You might have noticed that there’s been an explosion of infographics over the last year or two. Unfortunately, they seem to have jumped the shark a bit lately with companies cranking out any old thing and sticking the “infographic” title on it. We get tons of pitches from companies about their latest infographics, but only a small fraction actually make the cut. While we love infographics at ReadWriteWeb, we want them to be high quality. Want to have a shot at getting traction with your infographics? Avoid these six flaws that doom any infographic.

They Don’t Visualize Data

Once upon a time, infographics performed a really valuable function. They were created to visualize data, so that people could more easily understand it. This map of the Linux kernel, for example, is pretty interesting if you’re a Linux geek. This data storage graphic from Mozy makes it easier to visualize the difference in square footage of some of the world’s largest data centers.

Now, it’s not absolutely mandatory for an infographic to visualize hard data. Check out this piece on the 8 deadly sins of site design. This isn’t hard data, but it’s useful. Print this out and take it to the next meeting where you’re talking about site design. If your site does these things, stop immediately! That’s useful, and it’s not hard data.

You can also use infographics to tell a (short) story. That’s OK too, as long as it’s compelling and doesn’t work better as a text narrative. The 20 things worth knowing about beer doesn’t need numerical data to be interesting. (Note, may be best viewed at home.)

But many other infographics just slop together some random facts and figures without contributing much at all. The whole point of an infographic is that you can convey something visually that’s difficult to convey with just text. A few cutesy icons and some stats do not an infographic make. Well, not a good one, anyway.

Too Company Specific or Self-Promotional

Companies put together infographics because they want to connect with people, and they know that people love infographics. So why do so many of the infographics suck? Because the graphics are what the company’s marketing folks want you to read rather than what their audience cares about.

This is a common problem with marketing in general. Too often infographics are simply marketing materials in sheep’s clothing. Now, most infographics are marketing materials – but the best ones work their magic by conveying information that the audience cares about. It’s not an immediate sale, but the audience is left with a better impression of the company than they had before. The worst ones are just the visual equivalent of a time-share pitch. They’re a turn-off for the audience, and your company is – believe it or not – worse off for abusing the attention of the audience.

If you want to lure the audience to your site, you need to give them information they want. Don’t try to force-feed the audience the reasons that your company is wonderful. Instead, demonstrate that you understand your field. Mine your company’s data for information that others will find useful. If you’re in the business of selling development tools, tell us what operating systems and languages your users find most interesting – not the 10 reasons why Acme IDE is the snazziest.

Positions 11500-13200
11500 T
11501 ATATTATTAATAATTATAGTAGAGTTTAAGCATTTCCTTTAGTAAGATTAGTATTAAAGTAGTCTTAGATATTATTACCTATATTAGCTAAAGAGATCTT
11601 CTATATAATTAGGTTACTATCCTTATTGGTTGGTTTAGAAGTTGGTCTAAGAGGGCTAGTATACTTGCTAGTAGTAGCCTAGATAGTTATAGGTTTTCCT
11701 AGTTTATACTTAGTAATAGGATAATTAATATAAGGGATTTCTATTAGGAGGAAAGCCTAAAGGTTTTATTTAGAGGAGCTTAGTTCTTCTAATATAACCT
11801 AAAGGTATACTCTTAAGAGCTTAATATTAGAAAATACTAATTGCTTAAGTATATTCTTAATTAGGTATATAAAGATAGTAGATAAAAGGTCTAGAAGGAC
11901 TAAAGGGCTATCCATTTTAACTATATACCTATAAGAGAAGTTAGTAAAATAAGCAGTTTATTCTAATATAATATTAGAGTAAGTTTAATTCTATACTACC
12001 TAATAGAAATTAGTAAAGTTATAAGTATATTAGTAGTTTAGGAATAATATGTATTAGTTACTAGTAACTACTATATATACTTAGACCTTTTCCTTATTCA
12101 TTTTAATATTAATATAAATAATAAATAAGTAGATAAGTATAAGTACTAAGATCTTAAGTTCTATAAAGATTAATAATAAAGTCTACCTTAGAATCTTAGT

Ugly Graphics

Not all graphic designers are created equal, sorry. Your company may have someone who’s perfectly competent for putting together trade show brochures, marketing materials and whatnot – that doesn’t mean they have the eye to create a really compelling infographic.

As the number of infographics seems to be increasing exponentially, many are just plain ugly. Even if you have good data and the graphic isn’t self-promotional, it can and will fall flat if it’s homely. Sorry, but that’s the hard truth.

Some examples of good infographics? Check out the email habits infographic and disruptive companies in tech infographics.

Too Short or Too Long

Infographics fit well with our abbreviated attention spans – but there’s such a thing as too short. If you only have a few stats or figures, it’s probably not worth an infographic.

By the same token, if it takes ten minutes of scrolling to reach the bottom of your infographic – it might just be a bit too long. The Innovation Abounds infographic is just about right. The sins of site design graphic is almost too long, but it works.

Requires Flash

Animated infographics are neat when they’re done well. They’re not so neat when they require users to have Flash installed. Lots of folks browse using their iPad or other Flash-incompatible devices. Don’t squander their attention by making them find a computer with Flash – it’s entirely likely they’ll just forget about it and move on to something more interesting.

Don’t Cite Sources

There’s a limit to how much you can cover in an infographic. If you’ve done it right, you’ve created a hunger for more information. One source of information should be the original data that was used to create the graphic.

If you’re doing something like this email habits infographic, cite the data. Ideally, this will include some shortened links that your audience can type and go directly to the data. Companies should also accompany infographics with a post on their blog with links to the data.

The companion to this faux pas is infographics that draw conclusions from questionable data. For instance, the assertion that a major social network’s traffic is down because your third-party service has some limited data that shows a trend. Show us the data, and be honest about it.

Infographics can be a powerful marketing tool for your business, or they can be a dud. It’s up to you to decide which. Have a favorite infographic, or another feature that’s important to you with infographics? Tell us about it in the comments.